B. ARAB STATES
1. The General Arab line (accepted by all Arab Governments except the Government of Egypt, to which the question was not submitted):
The Arab Governments were prepared to meet in conference under the auspices of the Conciliation Commission (not made quite clear) in order to discuss the refugee problem and try to unify their policies about it. It was implied that other aspects of the Palestine problem might be discussed unofficially. The attitude generally expressed by the Arab Governments (except Transjordan) was that the refugees created a humanitarian and political problem of great gravity the solution of which was a condition to further peace talks. The danger of reprisals on the Jewish population resident in Arab States was repeatedly mentioned, either directly or by implication, Even an exchange of their population against the Arab Palestinian refugees was suggested.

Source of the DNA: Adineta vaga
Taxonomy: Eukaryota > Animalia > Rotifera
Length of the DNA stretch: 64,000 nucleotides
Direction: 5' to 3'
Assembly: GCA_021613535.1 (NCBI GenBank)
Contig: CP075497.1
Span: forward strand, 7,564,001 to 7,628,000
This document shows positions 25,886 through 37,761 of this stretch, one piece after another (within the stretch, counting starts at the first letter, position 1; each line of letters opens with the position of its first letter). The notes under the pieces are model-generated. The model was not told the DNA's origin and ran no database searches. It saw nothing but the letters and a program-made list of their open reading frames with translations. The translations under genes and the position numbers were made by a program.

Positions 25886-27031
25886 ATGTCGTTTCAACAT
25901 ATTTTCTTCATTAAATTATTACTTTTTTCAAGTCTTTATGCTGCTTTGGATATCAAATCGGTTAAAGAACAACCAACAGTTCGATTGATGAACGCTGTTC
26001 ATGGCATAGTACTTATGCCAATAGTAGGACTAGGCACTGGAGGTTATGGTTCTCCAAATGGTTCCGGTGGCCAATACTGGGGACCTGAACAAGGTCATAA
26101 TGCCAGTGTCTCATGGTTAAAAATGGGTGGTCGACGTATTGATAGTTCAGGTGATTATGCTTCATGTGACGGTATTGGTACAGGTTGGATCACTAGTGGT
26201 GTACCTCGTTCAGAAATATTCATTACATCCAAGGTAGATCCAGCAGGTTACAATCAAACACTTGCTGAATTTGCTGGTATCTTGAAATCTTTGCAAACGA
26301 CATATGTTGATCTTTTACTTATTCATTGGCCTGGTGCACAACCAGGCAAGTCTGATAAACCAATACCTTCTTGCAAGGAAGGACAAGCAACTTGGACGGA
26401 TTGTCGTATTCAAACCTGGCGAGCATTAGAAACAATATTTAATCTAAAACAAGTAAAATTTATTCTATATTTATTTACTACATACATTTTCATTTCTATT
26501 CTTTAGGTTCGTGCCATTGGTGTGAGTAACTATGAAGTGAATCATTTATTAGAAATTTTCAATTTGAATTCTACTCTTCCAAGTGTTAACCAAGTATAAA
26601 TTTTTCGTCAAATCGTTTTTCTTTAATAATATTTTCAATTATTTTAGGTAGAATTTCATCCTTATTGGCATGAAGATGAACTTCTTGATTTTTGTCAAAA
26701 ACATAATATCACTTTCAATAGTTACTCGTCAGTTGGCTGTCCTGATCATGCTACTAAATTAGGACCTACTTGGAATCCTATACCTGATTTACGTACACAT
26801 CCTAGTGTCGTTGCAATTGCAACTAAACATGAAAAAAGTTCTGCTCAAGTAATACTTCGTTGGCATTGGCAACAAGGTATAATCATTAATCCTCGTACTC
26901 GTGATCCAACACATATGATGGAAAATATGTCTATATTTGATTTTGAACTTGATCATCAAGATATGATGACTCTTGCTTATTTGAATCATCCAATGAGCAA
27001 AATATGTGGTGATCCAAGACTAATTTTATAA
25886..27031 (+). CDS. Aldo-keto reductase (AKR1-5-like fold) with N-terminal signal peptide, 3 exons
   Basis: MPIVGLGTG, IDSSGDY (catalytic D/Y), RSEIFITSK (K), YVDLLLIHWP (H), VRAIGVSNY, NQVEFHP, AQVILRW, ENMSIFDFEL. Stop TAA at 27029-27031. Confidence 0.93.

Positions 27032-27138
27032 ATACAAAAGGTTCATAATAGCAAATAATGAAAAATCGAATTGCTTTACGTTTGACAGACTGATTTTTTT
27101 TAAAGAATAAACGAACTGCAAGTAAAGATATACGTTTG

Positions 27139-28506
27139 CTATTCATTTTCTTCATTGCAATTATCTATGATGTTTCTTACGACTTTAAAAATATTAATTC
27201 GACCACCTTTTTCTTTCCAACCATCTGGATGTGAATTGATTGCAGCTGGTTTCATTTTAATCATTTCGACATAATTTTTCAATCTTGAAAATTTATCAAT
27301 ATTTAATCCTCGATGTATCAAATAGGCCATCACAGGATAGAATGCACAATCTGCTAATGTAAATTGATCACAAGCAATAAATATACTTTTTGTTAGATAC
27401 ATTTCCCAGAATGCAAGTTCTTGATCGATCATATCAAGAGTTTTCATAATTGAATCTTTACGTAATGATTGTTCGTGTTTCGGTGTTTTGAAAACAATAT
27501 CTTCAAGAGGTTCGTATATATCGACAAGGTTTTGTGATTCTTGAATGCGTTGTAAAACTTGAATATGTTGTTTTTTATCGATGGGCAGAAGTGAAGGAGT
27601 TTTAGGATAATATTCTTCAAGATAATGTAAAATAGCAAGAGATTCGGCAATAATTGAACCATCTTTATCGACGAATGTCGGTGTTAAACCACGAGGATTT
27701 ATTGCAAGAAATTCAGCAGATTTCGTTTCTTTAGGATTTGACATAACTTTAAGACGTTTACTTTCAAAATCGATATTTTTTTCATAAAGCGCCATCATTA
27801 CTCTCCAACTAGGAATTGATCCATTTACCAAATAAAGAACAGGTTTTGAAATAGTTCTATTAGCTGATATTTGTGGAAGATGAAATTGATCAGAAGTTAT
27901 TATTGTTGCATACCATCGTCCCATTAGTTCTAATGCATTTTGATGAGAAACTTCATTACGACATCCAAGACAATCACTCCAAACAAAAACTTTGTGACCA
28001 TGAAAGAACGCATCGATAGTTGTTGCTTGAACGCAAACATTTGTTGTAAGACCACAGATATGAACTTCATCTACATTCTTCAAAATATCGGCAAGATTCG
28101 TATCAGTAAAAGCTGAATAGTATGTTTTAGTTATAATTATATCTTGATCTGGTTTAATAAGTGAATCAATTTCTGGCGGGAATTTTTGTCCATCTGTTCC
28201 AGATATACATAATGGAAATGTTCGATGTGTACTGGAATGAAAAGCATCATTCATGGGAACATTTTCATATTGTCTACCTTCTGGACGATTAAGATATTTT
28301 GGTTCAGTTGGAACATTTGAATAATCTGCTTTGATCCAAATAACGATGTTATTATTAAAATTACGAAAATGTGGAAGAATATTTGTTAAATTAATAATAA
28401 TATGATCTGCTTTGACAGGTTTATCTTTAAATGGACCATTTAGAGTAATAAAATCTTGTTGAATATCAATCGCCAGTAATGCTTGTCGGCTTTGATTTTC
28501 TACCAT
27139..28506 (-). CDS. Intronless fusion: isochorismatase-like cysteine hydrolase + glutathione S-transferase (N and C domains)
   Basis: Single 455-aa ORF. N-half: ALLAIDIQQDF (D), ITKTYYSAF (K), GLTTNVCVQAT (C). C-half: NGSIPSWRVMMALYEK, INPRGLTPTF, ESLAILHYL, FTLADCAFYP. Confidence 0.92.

(a) Transjordan, though also considering that Israel should-accept the repatriation of those refugees who wished to return, did not make this a condition “sine qua non” either to peace talks or to a peace settlement. Transjordan was prepared to accept all Palestinian refugees and assist them in settling either in Transjordan or in Arab Palestine. To this end it had encouraged their entry into Transjordan and had promulgated a law entitling them to receive Transjordanian passports. The refugees would be given land at nominal prices. Israel, however, should pay indemnities for the losses sustained by the refugees to the Government of Transjordan, which would use it for resettlement on a scientific basis. Outside financial support would also be necessary. Transjordan was prepared to attend the inter-Arab conference on refugees, but if this should fail to come to an agreement, Transjordan would not consider itself bound and would proceed to direct peace negotiations with Israel by itself. The Government of Transjordan was certain that most of the refugees wished to remain in Transjordan and Arab Palestine and that only about 8 to 10 per cent wished to return to Israel. The other Arab Governments did not wish to retain the refugees and had no objections to their going to Transjordan.